The Playmaker – Christian Eriksen

I must confess – I have never really been convinced by this guy. I have always felt that he has flattered to deceive. Yes, his set pieces are nearly always on the money, and yes, he scores the odd spectacular goal; however, I have always felt that there has been something lacking from his game. I was astonished to find out earlier this week that the Dane has covered more ground than anybody else in the Premier League this season. Furthermore, he is second only to Manchester City’s Kevin De Bruyne for Premier League assists, with an impressive 12 to his name. His brilliant match winning goal against Crystal Palace was his eighth of the season, and it kept Tottenham’s unlikely title charge on track. I am going to have to eat my words over the ex-Ajax man and admit that he has turned into a really fine player.

The Finisher – Diego Costa

His form blows as hot and cold as his temperament. He scored 15 goals in his first 19 Premier League games of the season. In the following 12 he has managed just four. Against Southampton the Brazilian born Spain international was back to his best. An assist and two goals ensured that Chelsea kept their distance over Tottenham. His second goal was absolutely brilliant. Exchanging one-twos with two of his Chelsea teammates; Eden hazard first, then Pedro second, before rifling in a low drive past Fraser Forster in the Southampton goal. A brilliant performance overall.

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Six European transfers you might have missed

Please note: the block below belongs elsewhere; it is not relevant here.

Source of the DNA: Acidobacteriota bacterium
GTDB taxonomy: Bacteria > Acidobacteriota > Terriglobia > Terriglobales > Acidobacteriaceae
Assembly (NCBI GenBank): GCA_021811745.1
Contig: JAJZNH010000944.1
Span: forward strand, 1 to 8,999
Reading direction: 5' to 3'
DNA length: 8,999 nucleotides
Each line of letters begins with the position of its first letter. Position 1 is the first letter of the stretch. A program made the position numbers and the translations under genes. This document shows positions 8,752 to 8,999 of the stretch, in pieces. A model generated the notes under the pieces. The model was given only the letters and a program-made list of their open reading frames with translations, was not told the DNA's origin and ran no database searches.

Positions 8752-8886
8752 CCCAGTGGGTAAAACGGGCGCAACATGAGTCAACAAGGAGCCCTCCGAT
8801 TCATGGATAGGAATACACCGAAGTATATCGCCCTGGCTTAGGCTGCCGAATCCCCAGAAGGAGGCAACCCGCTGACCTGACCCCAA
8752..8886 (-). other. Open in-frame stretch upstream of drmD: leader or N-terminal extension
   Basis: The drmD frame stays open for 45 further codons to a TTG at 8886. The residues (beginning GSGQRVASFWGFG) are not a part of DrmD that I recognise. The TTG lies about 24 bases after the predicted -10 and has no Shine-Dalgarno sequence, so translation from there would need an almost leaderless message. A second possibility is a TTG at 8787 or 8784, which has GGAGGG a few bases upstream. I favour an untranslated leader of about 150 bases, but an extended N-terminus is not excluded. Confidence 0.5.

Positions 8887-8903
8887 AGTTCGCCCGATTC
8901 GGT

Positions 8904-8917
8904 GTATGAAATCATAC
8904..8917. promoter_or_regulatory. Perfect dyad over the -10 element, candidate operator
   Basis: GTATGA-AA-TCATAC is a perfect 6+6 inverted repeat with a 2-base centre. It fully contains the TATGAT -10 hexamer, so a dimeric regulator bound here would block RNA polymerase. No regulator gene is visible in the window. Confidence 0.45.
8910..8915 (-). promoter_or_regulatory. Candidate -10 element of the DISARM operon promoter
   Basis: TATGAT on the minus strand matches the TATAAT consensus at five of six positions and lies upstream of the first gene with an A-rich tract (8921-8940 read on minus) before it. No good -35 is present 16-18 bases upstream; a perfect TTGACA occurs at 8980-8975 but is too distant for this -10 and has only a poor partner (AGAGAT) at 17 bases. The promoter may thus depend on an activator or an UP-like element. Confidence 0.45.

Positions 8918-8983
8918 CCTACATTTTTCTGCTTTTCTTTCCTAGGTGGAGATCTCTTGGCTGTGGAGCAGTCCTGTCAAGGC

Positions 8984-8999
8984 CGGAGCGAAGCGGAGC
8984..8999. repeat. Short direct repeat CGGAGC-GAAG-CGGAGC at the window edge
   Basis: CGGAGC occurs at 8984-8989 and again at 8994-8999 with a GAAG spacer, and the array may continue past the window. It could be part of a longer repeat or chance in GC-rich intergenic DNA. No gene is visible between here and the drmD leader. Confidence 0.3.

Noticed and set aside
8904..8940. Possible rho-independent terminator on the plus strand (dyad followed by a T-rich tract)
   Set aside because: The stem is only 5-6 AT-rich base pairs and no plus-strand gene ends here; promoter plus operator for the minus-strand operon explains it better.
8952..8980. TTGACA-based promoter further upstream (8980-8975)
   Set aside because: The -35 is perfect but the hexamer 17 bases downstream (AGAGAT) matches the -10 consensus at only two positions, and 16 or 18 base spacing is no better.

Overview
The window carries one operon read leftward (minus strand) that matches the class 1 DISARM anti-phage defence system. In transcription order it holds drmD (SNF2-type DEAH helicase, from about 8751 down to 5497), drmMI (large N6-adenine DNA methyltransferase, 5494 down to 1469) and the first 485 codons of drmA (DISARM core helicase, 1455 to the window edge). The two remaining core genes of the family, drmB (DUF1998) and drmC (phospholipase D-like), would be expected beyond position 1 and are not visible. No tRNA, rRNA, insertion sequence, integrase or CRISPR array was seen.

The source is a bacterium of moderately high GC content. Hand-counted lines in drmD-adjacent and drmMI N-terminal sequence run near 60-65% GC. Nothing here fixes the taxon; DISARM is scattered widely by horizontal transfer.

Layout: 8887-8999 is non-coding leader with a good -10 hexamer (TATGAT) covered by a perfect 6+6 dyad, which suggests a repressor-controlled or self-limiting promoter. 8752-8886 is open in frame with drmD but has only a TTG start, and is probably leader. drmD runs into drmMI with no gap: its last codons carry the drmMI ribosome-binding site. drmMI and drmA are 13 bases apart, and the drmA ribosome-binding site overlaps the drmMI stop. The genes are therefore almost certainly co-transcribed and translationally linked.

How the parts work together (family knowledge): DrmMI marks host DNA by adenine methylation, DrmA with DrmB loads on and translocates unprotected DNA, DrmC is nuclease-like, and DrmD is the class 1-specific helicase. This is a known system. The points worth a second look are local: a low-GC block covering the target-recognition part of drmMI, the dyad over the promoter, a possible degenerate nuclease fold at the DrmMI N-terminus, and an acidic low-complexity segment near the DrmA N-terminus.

Mike on six European signings he’s excited to see in action

Forget Hummels, Higuain and Pogba. Let’s take a closer look at the European transfer market. Who’s gone where and for how much?

1. Gianluca Lapadula (Pescara to AC Milan, €9million)
Van Basten. Shevchenko. Ibrahimović. And now… Gianluca Lapadula? You could argue that Milan’s signing of Pescara’s Lapadula says everything you need to know about their fall in the pecking order of both European and Italian football. He’s 26, never scored a goal in Serie A, and will be expected to offer something lacking in the game of Carlos Bacca. In other ways it’s a fantastic signing – or at the very least fantastically Italian. Lapadula was the top goalscorer in Serie B last year with 27 goals. It’s a bit like if Arsenal signed Sylvan Ebanks-Blake to ignite their attack back in 2009. Or if Manchester United sought Jordan Rhodes in the summer of 2015. Lapadula has played in many of Italy’s threadbare lower leagues and his story provides an element of intrigue to the new season. Despite his free scoring last campaign he is comfortable coming deeper to collect the ball and is an asset anywhere across the final third. At 26 he should be approaching his peak – but he’s Italian so he’ll probably peak in around six years’ time. The signing is just crazy enough to work out. Pescara has played developmental host to some fine international footballers in the last decade including Lorenzo Insigne, Ciro Immobile and Marco Verratti.